Overnight access(7 Posts)
Please can you help. What on earth can you do if your ex refuses overnight access for children aged 5 and 8 and insists that you see the children at the old marital home? This is the situation my brother is in. They separated recently, he doesn't have much money and, I think, is scared that she will totally refuse all access. Many thanks.
How long have they been separated (I'm asking to see whether he has already set a long precedent of not having then) and what access does he want?
And most importantly - what access is in the best interests of the children?
In the interests of fairness - objectively, does she have a good reason? Don't be offended, but I would resist anything but supervised access if my ex was abusive or a drunk, for example.
Assuming he's just a regular good involved parent, then he should request 50/50 access and propose how he thinks that would work (alternate weeks, for example)
If she refuses, he needs to tell her that he is willing to go to mediation, if she is not, then he must go to court.
He should see a solicitor ASAP. I know that costs money, but his children are worth him beg borrowing and stealing for.
CAB may advise for free, and there are various fathers groups I think, with forums, for advice.
Why has he moved out? How long separated? Where is he living?
He needs legal advice. I get the no money thing but unfortunately if she's not co-operative it really is the only option. Sucks.
Keep track of who looks after the kids when she works/goes out- technically he should be offered first refusal over grandparents etc.
Who owns the house? If he jointly owns he shouldn't move out until all the legal and financial stuff is dealt with.
Well quite, about the house. Why has he moved out and left her in the position of her dictating access?
If he's not an abusive arsehole and it's a property where they both own it or are named on the tenancy, I'd be moving straight back in and seeing my kids every day until contact arrangements were sorted out.
Absolutely do not need legal advice. We have had God knows how many child custody hearings over the last decade and never once paid a lawyer. We have 'won' (if you can call putting children through this and 'allowing them ' to have an effective relationship with their father - winning). Tell him to call Coram children's legal centre who will explain what form he needs to fill in. If he is on a low income, he needs to fill in a fee remission/exemption form. Whereby he will have to pay the full fee, £212, part of the fee or no fee. This is dependent on household income, so you don't have to be on benefits. The cut off before you have to pay court fees is actually quite high.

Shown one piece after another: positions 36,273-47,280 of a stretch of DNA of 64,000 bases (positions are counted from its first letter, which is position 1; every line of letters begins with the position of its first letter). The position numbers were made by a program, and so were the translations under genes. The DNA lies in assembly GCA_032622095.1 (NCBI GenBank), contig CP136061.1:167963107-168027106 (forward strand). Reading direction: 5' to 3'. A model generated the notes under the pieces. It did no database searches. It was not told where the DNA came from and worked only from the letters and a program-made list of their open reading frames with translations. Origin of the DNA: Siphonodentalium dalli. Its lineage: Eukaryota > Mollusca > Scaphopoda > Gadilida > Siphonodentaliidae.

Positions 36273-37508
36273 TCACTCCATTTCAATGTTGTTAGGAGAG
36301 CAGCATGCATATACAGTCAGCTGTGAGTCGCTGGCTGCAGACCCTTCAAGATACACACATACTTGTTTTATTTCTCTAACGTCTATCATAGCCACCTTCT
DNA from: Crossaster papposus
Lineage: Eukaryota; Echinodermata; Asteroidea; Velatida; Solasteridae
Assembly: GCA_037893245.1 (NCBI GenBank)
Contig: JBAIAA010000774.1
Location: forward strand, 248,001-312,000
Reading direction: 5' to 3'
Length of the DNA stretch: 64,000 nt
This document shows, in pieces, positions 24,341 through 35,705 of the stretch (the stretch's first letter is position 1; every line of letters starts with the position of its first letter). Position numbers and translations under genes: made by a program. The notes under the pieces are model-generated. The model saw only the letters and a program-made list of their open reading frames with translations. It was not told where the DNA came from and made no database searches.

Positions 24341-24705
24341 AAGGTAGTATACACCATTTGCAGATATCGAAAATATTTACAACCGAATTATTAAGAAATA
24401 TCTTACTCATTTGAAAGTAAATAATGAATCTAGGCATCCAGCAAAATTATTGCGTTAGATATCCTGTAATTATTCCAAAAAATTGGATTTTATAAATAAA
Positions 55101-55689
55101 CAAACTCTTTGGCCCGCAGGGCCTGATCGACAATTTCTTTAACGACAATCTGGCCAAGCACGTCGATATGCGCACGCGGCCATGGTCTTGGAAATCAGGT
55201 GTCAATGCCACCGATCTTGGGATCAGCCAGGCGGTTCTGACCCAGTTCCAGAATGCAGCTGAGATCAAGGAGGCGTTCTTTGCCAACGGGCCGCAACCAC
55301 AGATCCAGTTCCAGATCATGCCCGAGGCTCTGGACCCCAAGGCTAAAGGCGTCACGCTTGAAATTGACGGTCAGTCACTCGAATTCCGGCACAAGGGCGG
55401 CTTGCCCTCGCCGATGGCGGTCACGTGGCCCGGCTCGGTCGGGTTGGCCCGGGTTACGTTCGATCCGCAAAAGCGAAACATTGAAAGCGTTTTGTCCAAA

When the form is filled in, you will have to attend mediation. (Unless there has been DV on either side)
This can also be 'fee exempted' or reduced as above. The non reduced rate is about £150 per session payable by both parties. You both sit in a room (or if that won't work) you sit in separate rooms and the mediator shuttles between you. You try and reach an agreement about contact, with mediators help. If that turns out to be impossible, then you both get signed off and sent to the court where the judge will decide what is fair.
It is very very unusual that a father would be awarded no contact. Even if there has been violence. The court is coming from the point of view that the child/rent needs to have an effective relationship with both parents if at all possible and not detrimental to the child's welfare. If there is no issue with threats of violence or neglect to the child then the court will award unsupervised contact. The starting point is 50/50. If the parent making the application cannot or does not want 50/50, the standard arrangement is Friday night to Sunday night every other weekend. One evening in the week of non resident weekend after school for supper.
No contact is not the 'choice' of the mother. If named on the birth cert or previously married, they are equal parents. Going for a child arrangement order as detailed above, sets out in law exactly when the children must be made available for the other parent to have contact. It must be adhered to. It's not optional .
There are a few hoops to jump through admittedly, but if you really want to see your children it is nothing at all. If you can't be arsed to go through the process, you probably aren't a very committed father. Either way, the process does NOT require a lawyer. Monkeys could do it !
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